Scientists from Oakland University are suggesting that cats are more receptive to human emotions than we've previously surmised. This conclusion is based on their recent study involving 12 cats and their owners which showed that felines behave differently based on whether their owners are smiling or frowning.
While similar behaviors have previously been documented in domestic dogs (C. lupus famaliaris), researchers were interested to see if domestic cats (F. silvestris catus) – who mostly appear uninterested in their human owners – possess similar abilities.
"People care about whether cats really do understand and pay attention to their owners," Jennifer Vonk, co-author of the study, told BBC. "Our work shows that they may not be as indifferent as people accuse them of being."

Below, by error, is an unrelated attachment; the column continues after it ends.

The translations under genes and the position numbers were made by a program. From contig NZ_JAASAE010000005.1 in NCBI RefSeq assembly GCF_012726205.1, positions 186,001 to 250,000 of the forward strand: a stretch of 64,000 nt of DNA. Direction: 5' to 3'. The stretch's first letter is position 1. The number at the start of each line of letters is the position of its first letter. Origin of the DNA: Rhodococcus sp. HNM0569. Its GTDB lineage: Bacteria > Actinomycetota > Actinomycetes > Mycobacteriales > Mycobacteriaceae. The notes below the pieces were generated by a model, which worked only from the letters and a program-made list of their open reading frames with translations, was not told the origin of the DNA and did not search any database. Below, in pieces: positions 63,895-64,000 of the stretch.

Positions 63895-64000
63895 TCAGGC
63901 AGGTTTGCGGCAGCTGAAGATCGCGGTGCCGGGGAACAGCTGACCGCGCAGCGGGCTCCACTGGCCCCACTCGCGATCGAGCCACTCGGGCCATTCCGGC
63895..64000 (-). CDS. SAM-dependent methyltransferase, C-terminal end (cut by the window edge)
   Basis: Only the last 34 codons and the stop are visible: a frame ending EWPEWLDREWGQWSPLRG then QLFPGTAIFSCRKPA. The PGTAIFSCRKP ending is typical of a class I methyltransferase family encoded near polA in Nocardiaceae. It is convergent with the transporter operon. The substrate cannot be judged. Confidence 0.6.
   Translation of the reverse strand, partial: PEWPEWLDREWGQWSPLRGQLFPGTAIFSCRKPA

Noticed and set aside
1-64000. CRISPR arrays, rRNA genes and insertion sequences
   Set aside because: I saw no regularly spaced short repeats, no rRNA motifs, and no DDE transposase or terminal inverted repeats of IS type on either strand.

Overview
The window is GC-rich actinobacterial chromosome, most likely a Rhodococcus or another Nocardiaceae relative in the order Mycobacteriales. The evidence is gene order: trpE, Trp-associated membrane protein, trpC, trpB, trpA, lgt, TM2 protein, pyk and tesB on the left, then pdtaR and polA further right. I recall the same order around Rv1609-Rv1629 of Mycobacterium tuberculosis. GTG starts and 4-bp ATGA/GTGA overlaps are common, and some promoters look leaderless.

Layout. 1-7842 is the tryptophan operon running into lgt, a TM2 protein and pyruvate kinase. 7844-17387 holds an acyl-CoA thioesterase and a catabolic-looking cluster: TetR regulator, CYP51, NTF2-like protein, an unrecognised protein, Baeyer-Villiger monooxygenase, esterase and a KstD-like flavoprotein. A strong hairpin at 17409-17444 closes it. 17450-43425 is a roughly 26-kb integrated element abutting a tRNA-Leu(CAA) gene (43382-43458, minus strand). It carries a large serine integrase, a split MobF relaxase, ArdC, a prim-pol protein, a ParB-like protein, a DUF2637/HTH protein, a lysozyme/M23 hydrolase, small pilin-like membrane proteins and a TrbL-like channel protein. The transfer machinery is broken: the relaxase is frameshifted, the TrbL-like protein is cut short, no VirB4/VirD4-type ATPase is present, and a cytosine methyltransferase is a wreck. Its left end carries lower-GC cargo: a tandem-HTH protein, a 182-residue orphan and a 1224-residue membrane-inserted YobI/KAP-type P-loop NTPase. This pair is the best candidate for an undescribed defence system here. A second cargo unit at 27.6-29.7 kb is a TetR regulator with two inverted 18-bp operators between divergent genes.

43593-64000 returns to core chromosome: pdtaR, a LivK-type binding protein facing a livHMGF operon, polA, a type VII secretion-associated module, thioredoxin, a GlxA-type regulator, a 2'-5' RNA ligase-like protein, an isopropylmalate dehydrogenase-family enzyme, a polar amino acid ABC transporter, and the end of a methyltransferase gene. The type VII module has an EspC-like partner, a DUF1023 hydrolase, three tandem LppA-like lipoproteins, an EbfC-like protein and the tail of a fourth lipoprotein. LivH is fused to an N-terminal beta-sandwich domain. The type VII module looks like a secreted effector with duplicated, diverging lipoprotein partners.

During their study, researchers observed that cats exhibited more frequent "positive" behaviors – purring, rubbing or sitting on their owner's lap and spending more time with them – when their owner was smiling. Frowns seemed to produce the opposite effect in the cats.
Researchers also noticed that these cats exhibited similar "positive" behaviors when placed with strangers, regardless of whether the strangers were smiling – as if they were giving the strangers the benefit of the doubt or were trying to put their best foot forward.
All of this suggests that cats can learn how to read owner specific facial expressions over time.
Researchers were careful to note, however, that their findings do not mean cats are capable of feeling empathy. Instead, it seems to indicate that cats have learned to associate their owners' smiles with rewards and positive attention.
The study was recently published in the journal Animal Cognition.
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